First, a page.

Monday, August 02, 2010

I want to speak up but I do not (dare to) do so...?

For those of you all who read the Straits Times (ST), you would have noticed that on the front page of today's ST is a report about the results of a recent survey conducted by the Institute of Policy Studies (IPS).

Specifically, the ST report highlighted how there is an increased proportion of respondents who "want to have a greater say and be more politically involved in the political process and policymaking".

This, in itself, is perhaps not all that surprising. However, as the ST report also pointed out, although there appears to be an increased demand for political participation and consultation, "when it came to actually making their views on public policy issues known to the Government, just 8 per cent actually did so".

To explain this apparent mismatch, the ST interviewed Associate Professor Tan Ern Ser from NUS and Mr. Eugene Tan from SMU.

According to Associate Professor Tan, the mismatch can perhaps be explained by how 68% of those respondents who do not actively participate in civic/political activities said it was because they do not have strong views.

Mr. Tan from SMU opined that this mismatch is indicative of how, besides voting, people have "limited faith in the effectiveness of the other channels of engagment" with the State. (Note: the IPS survey found that 85% of respondents strongly agreed with the statement "Voting gives citizens the most meaningful way to tell the government how the country should be run")

[Yet, curiously enough, in the IPS survey, voting is not included as one of the main channels of political participation]

However, while not discounting the validity of the above explanations, I am of the opinion that there is perhaps another possible reason why although there is a strong demand for political participation and consultation, there is, in contrast, a low rate of actual political participation or expression.

Simply put, it is my opinion that although people may desire to express themselves politically or participate in politics, there perhaps remains a subtle concern by many that they may get into trouble with the authorities if they express themselves politically, especially if they are espousing political views which are opposed to those held by those in power. This concern, if it indeed still exist, will evidently hinder people from expressing themselves politically or participating in politics. Indeed, the notion that there exist a "climate of fear" or "self-censorship syndrome" in Singapore is one which has often been referred to by several political observers in the past; thus, it is most curious that this was not picked up in IPS survey or mentioned by those interviewed in the ST report.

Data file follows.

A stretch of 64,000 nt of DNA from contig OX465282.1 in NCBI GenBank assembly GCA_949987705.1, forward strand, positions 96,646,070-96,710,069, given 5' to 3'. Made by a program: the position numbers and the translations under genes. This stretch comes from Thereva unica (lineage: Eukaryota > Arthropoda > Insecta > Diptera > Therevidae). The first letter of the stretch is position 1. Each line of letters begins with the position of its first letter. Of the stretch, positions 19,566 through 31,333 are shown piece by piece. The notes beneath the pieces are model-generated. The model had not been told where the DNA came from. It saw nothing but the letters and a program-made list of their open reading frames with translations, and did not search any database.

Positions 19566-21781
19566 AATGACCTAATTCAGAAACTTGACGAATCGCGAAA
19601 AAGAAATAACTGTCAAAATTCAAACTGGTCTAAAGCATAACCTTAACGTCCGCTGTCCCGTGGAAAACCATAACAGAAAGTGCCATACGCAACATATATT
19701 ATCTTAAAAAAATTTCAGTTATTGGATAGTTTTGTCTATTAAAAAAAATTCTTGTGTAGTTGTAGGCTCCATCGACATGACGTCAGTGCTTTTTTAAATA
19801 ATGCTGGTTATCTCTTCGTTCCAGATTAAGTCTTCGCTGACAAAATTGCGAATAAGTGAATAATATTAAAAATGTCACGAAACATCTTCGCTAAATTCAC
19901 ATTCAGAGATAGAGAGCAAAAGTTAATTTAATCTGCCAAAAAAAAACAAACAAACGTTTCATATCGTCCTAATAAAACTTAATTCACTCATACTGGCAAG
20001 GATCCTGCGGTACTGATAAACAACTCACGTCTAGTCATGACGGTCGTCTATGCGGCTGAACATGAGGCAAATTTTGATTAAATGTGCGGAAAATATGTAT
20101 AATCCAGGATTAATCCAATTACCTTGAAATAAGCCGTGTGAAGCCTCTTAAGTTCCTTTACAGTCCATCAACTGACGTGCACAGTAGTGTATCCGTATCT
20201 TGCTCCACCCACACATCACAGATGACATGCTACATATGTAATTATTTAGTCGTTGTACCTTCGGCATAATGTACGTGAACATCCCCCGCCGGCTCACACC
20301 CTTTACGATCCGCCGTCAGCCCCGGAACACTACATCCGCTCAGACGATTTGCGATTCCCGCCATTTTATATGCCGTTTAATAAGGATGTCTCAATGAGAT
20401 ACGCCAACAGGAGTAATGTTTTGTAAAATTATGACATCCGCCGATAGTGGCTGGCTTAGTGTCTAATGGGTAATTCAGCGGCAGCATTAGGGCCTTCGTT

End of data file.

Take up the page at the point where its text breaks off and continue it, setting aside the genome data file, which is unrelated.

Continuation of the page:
But then again, in light of the increase in petitions being spread around for signing and the numbers of people who are turning up for events at the Speakers' Corner, this concern, if not fear, about getting into trouble with the authorities for expressing the "wrong" political views has perhaps withered away or is hopefully slowly withering away.

That aside, returning to how voting is perceived by many Singaporeans as one of the most, if not the most, effective way of political participation or expression, I cannot help but think about how to square this with the fact that many Singaporeans often do not get the chance to vote during elections because of walkovers in their constituencies. But that, I suppose, is a question beyond the scope of this post and is best left to better minds than mine to ponder on.


Looking through the slides on the survey results released by IPS, I find it interesting that when it comes to the scores for Citizen-Nation Psychological Ties (i.e. national loyalty) and the National Identity Index, the Chinese, as an ethnic group, scored the lowest amongst the four main ethnic categories. For both variables, the Malays, as an ethnic group, scored higher than the Chinese, albeit only slightly.

Also, when it comes to "willingness to sacrifice", the Chinese again scored the lowest (41.74) while the Malays scored the highest (43.71).

Hmm, looking at the above, I cannot help but wonder if it is valid for MINDEF/SAF to be cautious about placing Malay-Muslims in sensitive appointments.

1 comment:

Anonymous said...

MINDEF"s decision has never been backed by empirical evidence. It's solely due to LKY's experience during the 1960s racial riots.

Post a Comment